What do the Kyle and Meyers cases have in common?


MONTGOMERY VILLAGE, MD., February 24, 2015 – Two current events in the news appear unrelated, but illustrate the damage caused by the American gun cult.

The two cases involve Eddie Ray Routh, found guilty of killing of Chris Kyle and Chad Littlefield, and the shooting of Tammy Meyers, a 49-year-old mother of four, by Eric Nowsch.

The shooting of Kyle and Littlefield by Routh

Eddie Ray Routh, a veteran suffering from PTSD and apparently other mental illness, had been befriended by Kyle at the behest of Routh’s mother. Kyle, a famous sniper had made it his quest to help other war veterans suffering from PTSD, as he also did. Kyle’s “therapy” for Routh included the visit to a target range.

Evidence in the Routh trial indicate that the accused shot both Kyle and Littlefield at the gun range. He then took Kyle’s vehicle and fled. He was eventually talked out of the vehicle by police and arrested.

Routh showed complete absence from reality when he was interrogated by the police. He told police that he was afraid of Kyle due to bizarre reasons. He also appeared to come back to reality at times and seemed to express remorse for the killings. Routh apparently also talked about being made fun of and ignored by Kyle and Littlefield. Evidence also showed that Routh had smoked Marijuana earlier that day with a family member.

Routh’s attorney’s based their defense on insanity. The prosecution claimed that Routh knew right from wrong and was responsible for the crime.

After a short deliberation, the jury convicted Routh on 25 February 2015 and sentenced him to life in prison with no opportunity for parole.

There are no reasonable clues why Routh shot Kyle and Littlefield. By all accounts, the former idolized Kyle and was benefiting from Kyle’s good deeds.

The shooting of Tammy Meyers by Eric Nowsch

The case of Tammy Meyers continues to evolve.

Eric Nowsch, a young neighbor of Meyers, says he felt threatened by Meyers and her daughter while they were practicing driving in a parking lot. Nowsch asked a friend to assist him, and he cut off the two females after they exited the parking lot in route to their home. Someone – either Nowsch or his friend – then got out of the car and threatened the females.

After arriving home, Meyers called on her son Brandon to help her locate Nowsch and his friend. Brandon said his mother told him that if he did not go with her, she would go by herself. At the time, Brandon was armed with a nine millimeter pistol.

Meyers and Brandon located Nowsch and his friend, and Nowsch fired at them. Meyers and Brandon retreated, going back to their home. Nowsch followed them and fired a number of times, killing Tammy Meyers. Brandon apparently returned fire but did not hit Nowsch.

What is wrong with these pictures?

Kyle was not responsible for his own death, but there are many questions about his choice to take Routh to a shooting range. While Kyle may have had the best intentions, it is somewhat difficult to understand the choice. Mixing a PTSD-suffering veteran with guns seems incomprehensible. Taking a person suffering from mental disease to a gun range, where some of the root causes of PTSD could trigger negative memories, does not make sense to many. These many are people that don’t think gun therapy is the answer to PTSD.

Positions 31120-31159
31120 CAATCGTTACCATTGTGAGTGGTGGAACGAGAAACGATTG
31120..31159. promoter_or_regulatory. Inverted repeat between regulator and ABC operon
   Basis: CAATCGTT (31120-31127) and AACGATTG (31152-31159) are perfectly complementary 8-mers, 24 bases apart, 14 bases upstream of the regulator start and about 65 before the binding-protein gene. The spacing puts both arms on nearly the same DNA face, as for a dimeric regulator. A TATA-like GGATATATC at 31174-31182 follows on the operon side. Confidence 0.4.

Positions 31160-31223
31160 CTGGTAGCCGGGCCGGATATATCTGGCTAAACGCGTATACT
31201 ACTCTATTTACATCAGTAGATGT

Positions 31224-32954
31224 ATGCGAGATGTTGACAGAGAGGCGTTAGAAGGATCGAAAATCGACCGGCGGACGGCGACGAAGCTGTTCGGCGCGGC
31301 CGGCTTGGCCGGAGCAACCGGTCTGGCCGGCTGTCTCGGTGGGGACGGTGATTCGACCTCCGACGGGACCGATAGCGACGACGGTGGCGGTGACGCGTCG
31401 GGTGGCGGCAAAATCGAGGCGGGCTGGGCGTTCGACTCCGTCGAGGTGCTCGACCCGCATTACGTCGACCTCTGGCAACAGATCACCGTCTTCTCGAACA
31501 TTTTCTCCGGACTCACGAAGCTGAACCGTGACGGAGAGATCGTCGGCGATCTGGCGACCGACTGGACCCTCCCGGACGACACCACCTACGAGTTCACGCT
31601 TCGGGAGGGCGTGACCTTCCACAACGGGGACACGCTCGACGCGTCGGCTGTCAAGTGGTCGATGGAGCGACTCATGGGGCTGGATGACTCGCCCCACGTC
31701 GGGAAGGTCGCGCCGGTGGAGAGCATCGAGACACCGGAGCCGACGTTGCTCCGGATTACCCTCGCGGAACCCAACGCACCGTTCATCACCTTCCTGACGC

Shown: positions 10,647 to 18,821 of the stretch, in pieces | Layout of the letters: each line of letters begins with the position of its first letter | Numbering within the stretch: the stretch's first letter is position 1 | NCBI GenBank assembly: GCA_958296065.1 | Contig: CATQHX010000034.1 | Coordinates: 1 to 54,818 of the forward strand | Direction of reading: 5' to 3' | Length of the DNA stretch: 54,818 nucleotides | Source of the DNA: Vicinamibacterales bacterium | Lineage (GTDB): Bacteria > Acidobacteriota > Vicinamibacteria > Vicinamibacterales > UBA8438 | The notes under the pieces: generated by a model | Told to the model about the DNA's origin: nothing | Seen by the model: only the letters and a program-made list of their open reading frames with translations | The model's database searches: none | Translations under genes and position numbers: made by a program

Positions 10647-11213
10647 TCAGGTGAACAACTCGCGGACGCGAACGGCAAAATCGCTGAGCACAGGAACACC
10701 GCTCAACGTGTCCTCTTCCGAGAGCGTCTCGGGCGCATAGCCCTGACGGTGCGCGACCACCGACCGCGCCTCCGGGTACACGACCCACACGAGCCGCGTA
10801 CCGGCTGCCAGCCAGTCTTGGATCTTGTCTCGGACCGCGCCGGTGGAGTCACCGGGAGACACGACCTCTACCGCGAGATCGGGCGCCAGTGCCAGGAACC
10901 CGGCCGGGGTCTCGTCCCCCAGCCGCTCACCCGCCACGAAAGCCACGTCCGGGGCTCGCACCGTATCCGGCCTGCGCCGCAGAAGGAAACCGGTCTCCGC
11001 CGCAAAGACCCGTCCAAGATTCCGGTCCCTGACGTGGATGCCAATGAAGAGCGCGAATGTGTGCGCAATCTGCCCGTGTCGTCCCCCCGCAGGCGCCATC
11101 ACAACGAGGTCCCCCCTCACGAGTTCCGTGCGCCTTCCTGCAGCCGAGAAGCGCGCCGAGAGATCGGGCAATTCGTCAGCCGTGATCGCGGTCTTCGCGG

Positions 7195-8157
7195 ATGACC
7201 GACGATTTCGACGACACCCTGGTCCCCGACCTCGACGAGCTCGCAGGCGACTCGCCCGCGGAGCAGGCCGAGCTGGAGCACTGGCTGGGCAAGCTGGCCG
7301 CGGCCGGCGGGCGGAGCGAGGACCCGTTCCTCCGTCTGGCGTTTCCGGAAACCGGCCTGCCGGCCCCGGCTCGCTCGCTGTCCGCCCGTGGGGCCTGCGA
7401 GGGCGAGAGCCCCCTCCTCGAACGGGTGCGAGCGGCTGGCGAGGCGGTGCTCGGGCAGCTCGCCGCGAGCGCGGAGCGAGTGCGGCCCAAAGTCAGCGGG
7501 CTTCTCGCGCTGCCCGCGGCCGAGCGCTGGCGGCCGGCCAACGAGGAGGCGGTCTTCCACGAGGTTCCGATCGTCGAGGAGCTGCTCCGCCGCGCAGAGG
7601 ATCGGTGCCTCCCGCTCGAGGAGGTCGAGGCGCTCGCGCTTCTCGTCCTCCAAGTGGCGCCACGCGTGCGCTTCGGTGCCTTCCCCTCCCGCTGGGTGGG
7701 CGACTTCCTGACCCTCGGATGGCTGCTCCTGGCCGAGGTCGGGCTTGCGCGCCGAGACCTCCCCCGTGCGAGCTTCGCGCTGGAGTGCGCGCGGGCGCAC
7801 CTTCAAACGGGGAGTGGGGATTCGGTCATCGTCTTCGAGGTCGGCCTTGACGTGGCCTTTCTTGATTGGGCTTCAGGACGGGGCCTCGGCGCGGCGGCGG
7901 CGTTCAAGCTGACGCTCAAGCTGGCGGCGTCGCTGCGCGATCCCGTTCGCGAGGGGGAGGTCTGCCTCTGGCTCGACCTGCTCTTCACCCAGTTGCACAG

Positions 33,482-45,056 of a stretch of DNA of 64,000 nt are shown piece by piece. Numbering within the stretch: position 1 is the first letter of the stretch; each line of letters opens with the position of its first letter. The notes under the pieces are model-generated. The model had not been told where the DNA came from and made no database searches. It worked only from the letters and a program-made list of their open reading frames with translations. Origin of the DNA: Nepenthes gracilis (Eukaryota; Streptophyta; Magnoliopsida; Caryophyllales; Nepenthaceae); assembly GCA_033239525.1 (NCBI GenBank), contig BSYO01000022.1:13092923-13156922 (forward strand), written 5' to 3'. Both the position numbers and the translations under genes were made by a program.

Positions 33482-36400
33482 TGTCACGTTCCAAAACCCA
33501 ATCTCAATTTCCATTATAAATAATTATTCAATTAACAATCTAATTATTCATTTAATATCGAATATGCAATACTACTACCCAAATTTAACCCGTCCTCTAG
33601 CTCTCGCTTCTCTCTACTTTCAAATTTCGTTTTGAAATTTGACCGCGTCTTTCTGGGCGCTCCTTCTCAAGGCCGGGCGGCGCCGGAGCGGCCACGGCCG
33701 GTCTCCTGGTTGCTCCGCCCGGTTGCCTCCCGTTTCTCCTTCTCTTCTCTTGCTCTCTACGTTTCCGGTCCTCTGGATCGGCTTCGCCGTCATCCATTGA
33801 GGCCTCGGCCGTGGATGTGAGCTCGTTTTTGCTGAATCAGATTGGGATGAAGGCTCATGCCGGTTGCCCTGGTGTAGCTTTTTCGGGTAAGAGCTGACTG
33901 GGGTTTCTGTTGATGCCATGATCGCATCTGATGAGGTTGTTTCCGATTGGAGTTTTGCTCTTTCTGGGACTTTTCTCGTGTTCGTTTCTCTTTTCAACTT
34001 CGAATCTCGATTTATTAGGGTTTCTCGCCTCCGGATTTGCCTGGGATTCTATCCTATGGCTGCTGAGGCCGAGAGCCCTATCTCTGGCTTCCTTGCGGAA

Many of us veterans who suffer from PTSD to any degree know that explosions and other gun-like events can cause stress. I discovered many years ago that fireworks, like for the fourth of July, cause me stress. I have stopped attending these events after I was able to convince my wife and children of my feelings.

In the case of the killing of Tammy Meyers, it reads like a bad novel. The fact that young men in urban areas regularly carry weapons is is bad enough. The fact that they appear ready to use them for any perceived slight is completely irrational.

The gift that keeps on giving

Taking vulnerable young men and women and exposing them to combat is a big responsibility. This should only be exercised in case of dire emergencies. Were we in a dire emergency when we started wars in Afghanistan and Iraq? Could Routh have committed the horrible crimes that he has been convicted without his war experience?

We can only speculate.

What is obvious and right in front of us is the common thread linking these two cases: The US gun cult has turned things upside down. We have regressed to frontier times when we used weapons to solve disputes and settle scores. It seems some have never had the normal brain growth to make them realize that gun-fettishism should have been left behind with Cowboys and Indians or Cops and Robbers.

Would using fire arms to solve problems be the norm in a civilized society?

Mario Salazar, the 21st Century Pacifist, hasn’t fired a fire arm since his combat service and planned to remain that way. He is in Twitter (@chibcharus), Google+ and Facebook (Mario Salazar).


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Mario Salazar
Mario Salazar is a combat infantry Vietnam Vet, world traveler, renaissance reconnaissance man, pacifist, metal smith, glass artisan, computer programmer and he has a Master of Science in Civil/Environmental Engineering. Now retired from the Environmental Protection Agency and living in Montgomery County, Mario will share with you his life, his thoughts, his musing on living in yet another century of change. He will also try to convey his joy of being old.